}

Fun fact: When the text was shorter and didn’t span the whole width I found I had to add text-align:center and width:100% to make sure it actually ended up on top of the content. Since I only had one headline that was like that I made a special class just for that headline.

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.text-glitch-a:before, .text-glitch-a:after { text-align: center; width: 100%; }

If you find that your pseudo class content isn’t getting positioned correctly, you can try adding that in. So that gives us the two elements we’ll be animating. Now to add the animations.

Essentially what we’re going to do is create a rectangle clip-path of the additional content that moves up and down and gets hidden/shown at different points during the animation. And since the rectangles are directly on top of the content, I also moved the content to the left a bit during the animation. I used two variations of the same animation, one for the before content and one for the after content, so the content would be doing two different things when the glitch happened.

How did I land on these specific points? Well I wanted the rectangle to move pretty fast to create a flicker, so I know I wanted the animation points to be close together, but I also didn’t want to overwhelm anyone so I wanted there to be a good space between glitches. So the animation only goes to 25%, then stays static after that. And the rectangles I had at several different intervals. The animation CSS ended up looking like this:

@keyframes glitch-anim {
  	0%, 25.1% { clip-path: polygon(0 0, 0 0, 0 0, 0 0); left: 2px; }
  	5% { clip-path: polygon(0 80%, 100% 80%, 100% 70%, 0 70%); left: 4px; }
  	9% { clip-path: polygon(0 20%, 100% 20%, 100% 30%, 0 30%); left: 7px; }
  	10% { clip-path: polygon(0 20%, 100% 20%, 100% 20%, 0 20%); left: 6px; }
  	15% { clip-path: polygon(0 40%, 100% 40%, 100% 30%; 0 30%); left: 5px; }
  	19% { clip-path: polygon(0 60%, 100% 60%, 100% 70%, 0 70%); left: 7px; }
  	20% { clip-path: polygon(0 60%, 100% 60%, 100% 50%, 0 50%); left: 4px; }
  	25% { clip-path: polygon(0 0, 100% 0, 100% 0, 0 0); left: 5px; }
}
@keyframes glitch-anim-2 {
  	0%, 25.1% { clip-path: polygon(0 0, 0 0, 0 0, 0 0); left: -2px; }
  	3% { clip-path: polygon(0 80%, 100% 80%, 100% 90%, 0 90%); left: -7px; }
  	7% { clip-path: polygon(0 20%, 100% 20%, 100% 30%, 0 30%); left: -3px; }
  	8% { clip-path: polygon(0 20%, 100% 20%, 100% 30%, 0 30%); left: -7px; }
  	12% { clip-path: polygon(0 40%, 100% 40%, 100% 50%; 0 50%); left: -4px; }
  	16% { clip-path: polygon(0 60%, 100% 60%, 100% 70%, 0 70%); left: -6px; }
  	17% { clip-path: polygon(0 60%, 100% 60%, 100% 60%, 0 60%); left: -5px; }
  	25% { clip-path: polygon(0 0, 100% 0, 100% 0, 0 0); left: -7px; }
}

.glitch-text:before, .glitch-image:before {
 	animation-name: glitch-anim;
}
.glitch-text:after, .glitch-image:after {
 	animation-name: glitch-anim-2;
}

Then we applied the animation settings. In this case, I’m ok with them being the same for the before and after content so I group it all together:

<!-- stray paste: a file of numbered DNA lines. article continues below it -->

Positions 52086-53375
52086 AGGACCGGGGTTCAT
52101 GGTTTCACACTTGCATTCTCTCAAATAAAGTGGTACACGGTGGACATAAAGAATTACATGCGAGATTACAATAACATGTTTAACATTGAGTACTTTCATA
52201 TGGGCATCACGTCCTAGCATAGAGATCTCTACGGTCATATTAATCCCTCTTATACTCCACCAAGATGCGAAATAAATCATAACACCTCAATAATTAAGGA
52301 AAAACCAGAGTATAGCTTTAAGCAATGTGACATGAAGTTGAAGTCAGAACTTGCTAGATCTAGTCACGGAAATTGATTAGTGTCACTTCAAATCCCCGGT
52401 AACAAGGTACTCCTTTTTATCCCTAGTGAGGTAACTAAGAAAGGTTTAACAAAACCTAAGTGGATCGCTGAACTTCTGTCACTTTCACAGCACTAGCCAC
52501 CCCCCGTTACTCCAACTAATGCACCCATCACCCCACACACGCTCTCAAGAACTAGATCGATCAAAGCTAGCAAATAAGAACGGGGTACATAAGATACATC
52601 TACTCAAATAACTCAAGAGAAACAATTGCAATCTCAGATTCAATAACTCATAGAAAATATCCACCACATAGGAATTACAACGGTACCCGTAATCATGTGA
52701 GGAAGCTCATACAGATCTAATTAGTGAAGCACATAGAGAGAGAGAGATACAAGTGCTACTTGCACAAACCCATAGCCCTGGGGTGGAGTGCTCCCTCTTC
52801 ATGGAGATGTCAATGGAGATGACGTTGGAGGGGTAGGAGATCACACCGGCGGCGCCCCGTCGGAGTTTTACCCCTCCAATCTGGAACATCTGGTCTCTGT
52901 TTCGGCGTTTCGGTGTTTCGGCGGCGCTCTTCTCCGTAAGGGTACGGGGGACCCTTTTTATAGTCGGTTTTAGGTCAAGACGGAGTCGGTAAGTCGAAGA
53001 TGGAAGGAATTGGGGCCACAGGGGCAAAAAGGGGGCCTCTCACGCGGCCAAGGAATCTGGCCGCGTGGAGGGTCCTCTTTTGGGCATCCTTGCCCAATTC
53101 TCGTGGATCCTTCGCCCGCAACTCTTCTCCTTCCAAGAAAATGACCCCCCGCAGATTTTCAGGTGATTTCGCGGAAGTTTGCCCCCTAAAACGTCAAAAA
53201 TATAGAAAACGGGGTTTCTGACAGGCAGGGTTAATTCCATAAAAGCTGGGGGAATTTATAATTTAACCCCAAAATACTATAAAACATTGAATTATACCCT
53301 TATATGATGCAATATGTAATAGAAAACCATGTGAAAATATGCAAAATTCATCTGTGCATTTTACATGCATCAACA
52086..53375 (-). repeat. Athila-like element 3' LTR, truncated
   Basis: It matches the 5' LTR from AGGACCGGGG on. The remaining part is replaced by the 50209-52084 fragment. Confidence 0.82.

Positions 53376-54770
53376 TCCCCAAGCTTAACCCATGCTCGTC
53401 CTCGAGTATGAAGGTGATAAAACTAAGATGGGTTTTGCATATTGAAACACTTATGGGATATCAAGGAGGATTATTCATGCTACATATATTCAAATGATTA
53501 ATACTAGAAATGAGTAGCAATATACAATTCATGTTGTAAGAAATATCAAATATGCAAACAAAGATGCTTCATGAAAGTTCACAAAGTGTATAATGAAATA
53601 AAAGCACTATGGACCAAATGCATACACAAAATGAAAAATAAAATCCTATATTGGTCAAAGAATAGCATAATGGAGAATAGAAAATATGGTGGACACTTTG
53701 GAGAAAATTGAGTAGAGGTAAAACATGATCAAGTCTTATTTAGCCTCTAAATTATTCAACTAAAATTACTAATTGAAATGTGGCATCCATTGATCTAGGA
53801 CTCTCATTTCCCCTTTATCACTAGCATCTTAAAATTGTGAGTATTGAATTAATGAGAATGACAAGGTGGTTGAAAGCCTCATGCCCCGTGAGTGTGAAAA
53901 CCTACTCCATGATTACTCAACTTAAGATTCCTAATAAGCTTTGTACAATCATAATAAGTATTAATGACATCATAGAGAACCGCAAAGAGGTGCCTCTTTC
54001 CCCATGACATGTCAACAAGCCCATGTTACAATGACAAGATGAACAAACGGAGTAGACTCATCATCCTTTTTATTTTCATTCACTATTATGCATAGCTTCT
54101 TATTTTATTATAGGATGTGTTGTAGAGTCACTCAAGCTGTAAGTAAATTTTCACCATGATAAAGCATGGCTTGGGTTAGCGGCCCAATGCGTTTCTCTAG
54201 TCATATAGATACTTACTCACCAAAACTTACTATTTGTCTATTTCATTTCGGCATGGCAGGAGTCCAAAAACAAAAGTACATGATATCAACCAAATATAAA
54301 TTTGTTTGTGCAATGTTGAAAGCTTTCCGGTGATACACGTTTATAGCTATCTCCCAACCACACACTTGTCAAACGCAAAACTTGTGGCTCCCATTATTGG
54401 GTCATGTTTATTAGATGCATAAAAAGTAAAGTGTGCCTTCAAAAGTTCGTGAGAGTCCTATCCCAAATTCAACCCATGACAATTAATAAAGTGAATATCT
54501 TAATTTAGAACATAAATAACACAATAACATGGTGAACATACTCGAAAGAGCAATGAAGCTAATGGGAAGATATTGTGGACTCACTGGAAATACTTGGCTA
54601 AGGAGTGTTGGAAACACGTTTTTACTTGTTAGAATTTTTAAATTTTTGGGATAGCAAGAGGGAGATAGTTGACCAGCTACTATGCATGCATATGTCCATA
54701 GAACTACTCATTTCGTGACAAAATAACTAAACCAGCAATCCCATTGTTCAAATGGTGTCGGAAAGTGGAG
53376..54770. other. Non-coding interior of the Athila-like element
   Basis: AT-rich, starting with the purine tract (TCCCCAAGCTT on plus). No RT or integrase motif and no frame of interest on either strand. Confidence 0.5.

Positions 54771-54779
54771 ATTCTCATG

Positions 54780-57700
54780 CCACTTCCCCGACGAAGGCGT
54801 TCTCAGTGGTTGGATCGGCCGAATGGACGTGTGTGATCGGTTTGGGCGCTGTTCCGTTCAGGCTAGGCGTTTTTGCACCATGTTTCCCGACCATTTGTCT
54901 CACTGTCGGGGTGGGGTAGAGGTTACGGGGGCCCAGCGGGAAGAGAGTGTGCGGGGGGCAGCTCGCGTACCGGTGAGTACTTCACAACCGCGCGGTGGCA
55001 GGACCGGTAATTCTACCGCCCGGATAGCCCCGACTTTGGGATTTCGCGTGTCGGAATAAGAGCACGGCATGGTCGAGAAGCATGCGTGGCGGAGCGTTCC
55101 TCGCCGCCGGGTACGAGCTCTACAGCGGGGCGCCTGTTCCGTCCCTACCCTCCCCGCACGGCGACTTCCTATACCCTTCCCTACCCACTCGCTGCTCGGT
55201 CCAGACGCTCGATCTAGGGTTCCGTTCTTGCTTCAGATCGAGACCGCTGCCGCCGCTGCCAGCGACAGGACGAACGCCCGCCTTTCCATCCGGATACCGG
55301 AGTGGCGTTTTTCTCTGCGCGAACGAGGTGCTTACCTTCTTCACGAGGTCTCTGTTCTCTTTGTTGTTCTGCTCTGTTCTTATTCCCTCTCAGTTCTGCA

.glitch-image:after, .glitch-image:before, .glitch-text:before, .glitch-text:after {
 	animation-timing-function: linear;
 	animation-fill-mode: forwards;
 	animation-iteration-count: infinite;
}

I made the text duration longer than the image duration, as the longer duration looked better on the text, so here is the last bit of CSS for the animation:

.glitch-text:before, .glitch-text:after {
 	animation-duration: 3s;
 	animation-delay: 0s;
}
.glitch-image:before, .glitch-image:after {
 	animation-duration: 7s;
}
.image:after, .image:before {
 	animation-delay: 0s;
}

When I did this in the newsletter, I had the images set up with different delays so that the glitches didn’t happen all at the same time. I wanted to make sure that if someone was scrolling and missed one animation, they’d still see the glitch on one of the images.

The last little bits that I added were to optimize for mobile, dark mode, and reduced motion:

@media screen and (max-width:600px) {
 	.glitch-wrapper, .glitch-image {
      	min-height: 140px;
  	}
}
@media (prefers-reduced-motion) {
 	.glitch:before, .glitch:after, .glitch-text:before, .glitch-text:after {
      	animation-name: none;
 	}
}
@media (prefers-color-scheme: dark) {
 	.glitch-text:before, .glitch-text:after {
      	color: #fdfdfd;
 	}
}
[data-ogsc] .glitch-text:before, [data-ogsc] .glitch-text:after {
 	color: #fdfdfd;
}

I put everything in a CSS file and hosted it on our servers so that it would only load on Apple mail and iOS. That helped with it only showing where it was supported. I ran into some of the glitches not showing up correctly in some email clients in Litmus, so I added some targeting to take it out of those specific clients, but that’s something you’ll have to do on a case by case basis when you start testing it in your email.

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Jerry Gordon

About Jerry Gordon

Webmaster, nature and tech lover. Jerry manages the day-to-day operations at DigiToolsadvisor. He loves enjoying his free time, but most of all, trying new tools to master.